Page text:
A ton of this game's plot is told through audio cues. Diaries and NPC conversations added a lot to my treks through Rapture, and in a lot of cases I would go find a defensible location just so I could listen to the latest diary in peace. This is going to be a lot more difficult with xxxSEPHIROTH666xxx cursing a blue streak in a squeaky tween voice over the headset.

Bioshock had a great atmosphere and a well-written story (final 10% notwithstanding), and those were the primary draws for me in that game. It'll drive me nuts knowing that part of the story is locked away in a mode that I might not be able to access beyond the first week after launch.

Social Networks

Facebook Users Get Lower Grades In College 284

Hugh Pickens writes "According to a survey of college students Facebook users have lower overall grades than non-users. The study by Aryn Karpinski, an education researcher at Ohio State University, found that Facebook user GPAs are in the 3.0 to 3.5 range on average, compared to 3.5 to 4.0 for non-users and that Facebook users also studied anywhere from one to five hours per week, compared to non-users who studied 11 to 15 or more hours per week. Karpinski emphasized that correlation does not equal causation and that the grades association could be caused by something else. 'I'm just saying that there's some kind of relationship there, and there's many third variables that need to be studied.' One hypothesis is that students who spend more time enjoying themselves rather than studying might tend to latch onto the nearest distraction, such as Facebook or that students who use the social networking site might also spend more time on other non-studying activities such as sports or music. 'It may be that if it wasn't for Facebook, some students would still find other ways to avoid studying, and would still get lower grades. But perhaps the lower GPAs could actually be because students are spending too much time socializing online.' As for herself, Karpinski said she doesn't have a Facebook account, although the co-author of the study does. 'For me, I think Facebook is a huge distraction.'"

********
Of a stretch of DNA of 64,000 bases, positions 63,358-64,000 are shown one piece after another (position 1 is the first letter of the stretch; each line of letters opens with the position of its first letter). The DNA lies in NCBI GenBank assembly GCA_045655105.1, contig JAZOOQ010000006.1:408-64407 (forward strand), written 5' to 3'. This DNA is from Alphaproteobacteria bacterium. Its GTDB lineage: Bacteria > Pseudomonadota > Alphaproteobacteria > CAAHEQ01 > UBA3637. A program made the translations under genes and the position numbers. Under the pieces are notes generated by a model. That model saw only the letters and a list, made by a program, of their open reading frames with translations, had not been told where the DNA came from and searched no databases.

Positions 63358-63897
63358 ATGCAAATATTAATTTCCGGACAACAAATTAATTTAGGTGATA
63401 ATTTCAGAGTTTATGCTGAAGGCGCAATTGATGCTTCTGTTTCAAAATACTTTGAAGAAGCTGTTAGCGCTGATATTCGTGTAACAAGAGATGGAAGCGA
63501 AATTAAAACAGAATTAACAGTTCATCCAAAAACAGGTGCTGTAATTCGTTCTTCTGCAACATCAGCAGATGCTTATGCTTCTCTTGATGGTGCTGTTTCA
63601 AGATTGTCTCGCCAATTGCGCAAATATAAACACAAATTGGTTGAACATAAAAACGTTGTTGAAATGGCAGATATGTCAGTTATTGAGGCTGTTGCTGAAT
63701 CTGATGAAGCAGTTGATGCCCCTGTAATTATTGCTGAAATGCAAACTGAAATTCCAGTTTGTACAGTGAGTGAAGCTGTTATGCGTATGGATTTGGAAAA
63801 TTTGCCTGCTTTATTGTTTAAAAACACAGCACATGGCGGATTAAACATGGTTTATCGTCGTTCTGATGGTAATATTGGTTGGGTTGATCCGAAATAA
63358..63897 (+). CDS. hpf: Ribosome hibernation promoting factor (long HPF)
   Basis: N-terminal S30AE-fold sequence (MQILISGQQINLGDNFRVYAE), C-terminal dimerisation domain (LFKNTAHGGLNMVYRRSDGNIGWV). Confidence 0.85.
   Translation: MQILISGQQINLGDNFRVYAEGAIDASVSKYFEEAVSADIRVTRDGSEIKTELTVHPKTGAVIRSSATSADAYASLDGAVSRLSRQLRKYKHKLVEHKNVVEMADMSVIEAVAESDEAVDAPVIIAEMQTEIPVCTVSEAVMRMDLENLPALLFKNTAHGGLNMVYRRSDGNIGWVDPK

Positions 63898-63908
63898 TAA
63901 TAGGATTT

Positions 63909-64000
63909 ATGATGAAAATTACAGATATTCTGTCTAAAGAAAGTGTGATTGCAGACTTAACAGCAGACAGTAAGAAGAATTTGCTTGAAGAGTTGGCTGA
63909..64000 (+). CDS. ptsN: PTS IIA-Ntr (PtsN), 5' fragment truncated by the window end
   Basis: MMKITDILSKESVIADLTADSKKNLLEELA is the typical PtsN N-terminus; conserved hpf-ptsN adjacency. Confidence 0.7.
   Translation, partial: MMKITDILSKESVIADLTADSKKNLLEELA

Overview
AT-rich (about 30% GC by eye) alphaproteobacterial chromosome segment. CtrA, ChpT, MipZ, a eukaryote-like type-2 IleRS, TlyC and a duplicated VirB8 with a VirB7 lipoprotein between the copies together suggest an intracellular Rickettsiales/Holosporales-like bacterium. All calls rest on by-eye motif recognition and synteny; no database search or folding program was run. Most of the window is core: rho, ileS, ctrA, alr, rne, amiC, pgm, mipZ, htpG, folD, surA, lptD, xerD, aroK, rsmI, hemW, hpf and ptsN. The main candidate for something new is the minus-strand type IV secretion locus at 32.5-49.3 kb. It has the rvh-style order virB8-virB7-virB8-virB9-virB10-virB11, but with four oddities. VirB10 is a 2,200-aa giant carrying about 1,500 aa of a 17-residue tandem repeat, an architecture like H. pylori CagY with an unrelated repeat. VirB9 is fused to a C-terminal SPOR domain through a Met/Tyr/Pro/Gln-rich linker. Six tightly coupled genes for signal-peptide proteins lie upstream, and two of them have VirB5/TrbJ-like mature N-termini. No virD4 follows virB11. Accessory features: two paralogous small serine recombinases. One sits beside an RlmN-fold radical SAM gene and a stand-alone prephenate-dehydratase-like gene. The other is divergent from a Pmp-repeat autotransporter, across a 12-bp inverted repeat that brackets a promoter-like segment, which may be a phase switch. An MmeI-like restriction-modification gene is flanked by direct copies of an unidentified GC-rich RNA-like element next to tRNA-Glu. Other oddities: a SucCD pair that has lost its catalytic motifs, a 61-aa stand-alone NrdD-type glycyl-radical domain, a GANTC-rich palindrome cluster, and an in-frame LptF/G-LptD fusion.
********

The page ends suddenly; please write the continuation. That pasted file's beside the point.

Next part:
Comment Re:Bring back Myth! (Score 1) 52

Yes, clearly the Xbox 360 exclusive Halo Wars is going to have tons of competition from the upcoming Xbox 360 versions of Starcraft II and Dawn of War II. You know, the ones that haven't been announced and probably never will be.

In all seriousness, I never thought I'd see the day when the upcoming game that intrigued me the most was a console RTS game. I've clearly moved to some sort of alternate universe.

Comment Mod Parent Down! (Score 1) 241

If you delete an XBL game you downloaded, you can redownload it again (for free) as many times as you damn well please - just go into your account history and select "Download Again".

You can find plenty of faults with the XBL system, but let's not stoop to FUD.